Kuehne + Nagel under pressure

The departure of CEO Reinhard Lange has heightened the sense of surprise around the changing fortunes of Kuehne + Nagel. Alongside results that suggest Kuehne + Nagel is experiencing difficulty passing-on cost increases to its customers, it is now facing management restructuring on a significant scale.

Reinhard Lange is retiring “because of health reasons effective May 7, 2013”, which presents the company with the need to accelerate its succession process. However, this also comes in the midst of a major restructuring of senior management with Western Europe, Middle East and Asia being centralised in Hamburg, Dubai, Shanghai and Singapore.

The annual results announced today are not bad, however they are not the usual flow of good news the market has come to expect from Kuehne + Nagel. For the whole company, turnover is up 5.9%, whilst gross profit is up 3.3%. EBITDA (Earnings Before Interest, Depreciation and Amortisation) however, has fallen by 12.5%, in part influenced by one-off charges, but also due to underlying weakness in the market.

The sea freight forwarding business saw respectable growth of 6% in volumes handled and turnover up 8.8%, but EBITDA fell by 5.3% to €415m. The underlying market grew much less than the company expected at an estimated 2%. It seems that, despite high volatility and very weak rates, Kuehne + Nagel is being squeezed between the shipping lines desperate to stop the fall in prices and customers determined to drive down prices.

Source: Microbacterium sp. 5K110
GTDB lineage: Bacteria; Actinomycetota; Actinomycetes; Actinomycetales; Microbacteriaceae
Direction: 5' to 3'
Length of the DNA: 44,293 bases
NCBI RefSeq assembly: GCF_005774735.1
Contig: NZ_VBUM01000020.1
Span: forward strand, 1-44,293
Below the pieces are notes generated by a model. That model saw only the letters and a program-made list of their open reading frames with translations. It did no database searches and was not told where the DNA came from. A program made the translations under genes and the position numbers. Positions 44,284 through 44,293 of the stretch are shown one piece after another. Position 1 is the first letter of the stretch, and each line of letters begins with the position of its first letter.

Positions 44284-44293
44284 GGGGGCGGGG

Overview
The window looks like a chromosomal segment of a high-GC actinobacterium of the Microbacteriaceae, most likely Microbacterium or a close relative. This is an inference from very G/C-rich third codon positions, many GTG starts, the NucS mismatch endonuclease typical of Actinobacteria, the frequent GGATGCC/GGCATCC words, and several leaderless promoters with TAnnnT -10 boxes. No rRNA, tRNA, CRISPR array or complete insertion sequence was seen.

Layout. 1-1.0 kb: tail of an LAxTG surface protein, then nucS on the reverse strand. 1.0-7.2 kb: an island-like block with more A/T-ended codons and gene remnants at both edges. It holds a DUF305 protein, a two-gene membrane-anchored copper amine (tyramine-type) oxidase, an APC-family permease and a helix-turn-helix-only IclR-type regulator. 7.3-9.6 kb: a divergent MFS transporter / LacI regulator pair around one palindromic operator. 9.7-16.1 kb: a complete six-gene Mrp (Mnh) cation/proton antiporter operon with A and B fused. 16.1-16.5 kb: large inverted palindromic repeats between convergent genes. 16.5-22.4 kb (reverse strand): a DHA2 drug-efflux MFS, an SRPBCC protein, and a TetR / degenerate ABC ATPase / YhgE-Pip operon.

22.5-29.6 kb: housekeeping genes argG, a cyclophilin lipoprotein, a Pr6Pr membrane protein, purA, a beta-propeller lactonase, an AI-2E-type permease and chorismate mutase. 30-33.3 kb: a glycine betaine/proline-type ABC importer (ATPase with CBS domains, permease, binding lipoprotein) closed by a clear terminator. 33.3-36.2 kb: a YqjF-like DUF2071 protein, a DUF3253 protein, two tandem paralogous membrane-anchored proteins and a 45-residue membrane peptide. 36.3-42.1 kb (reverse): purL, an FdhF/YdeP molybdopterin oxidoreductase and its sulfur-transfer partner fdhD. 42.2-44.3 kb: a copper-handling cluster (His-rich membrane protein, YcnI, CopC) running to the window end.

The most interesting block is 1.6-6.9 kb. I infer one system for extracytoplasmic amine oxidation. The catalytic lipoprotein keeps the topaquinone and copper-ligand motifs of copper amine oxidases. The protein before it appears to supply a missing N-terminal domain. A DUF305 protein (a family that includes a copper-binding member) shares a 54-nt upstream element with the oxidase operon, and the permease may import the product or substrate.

The situation is worse in air freight, where the market shrank by 2-3% overall and despite a 1.1% rise in turnover for Kuehne + Nagel, EBITDA fell 9.1% before an exceptional charge as a result of an EU anti-trust fine.

Contract logistics also suffered, with profits falling by 6.2% despite rises in turnover of 4.5%. Here, the pressure is not only attributed to tougher price competition, but also lower utilisation of assets such as warehousing.

Similarly, in road and rail freight the company is being squeezed by rising fuel costs. The company was also hit by a shift towards lower weight per shipment, although it grew turnover faster than the market at around 7%.

What is clear is that Kuehne + Nagel has been fully affected by the fall-off in world trade over the past 12 months. Although sea freight and road freight have grown faster than the market, this has been accompanied by lower profits. In sea freight, in particular, but also in air freight it illustrates that the company has not been able to use its leverage to drive down prices from shipping and airlines faster than its customers look for lower costs. This is a somewhat unusual situation for a company that has invariably out-performed the market and its competitors in the past. Consequently, the early departure of Reinhard Lange with no immediate replacement is unfortunate timing.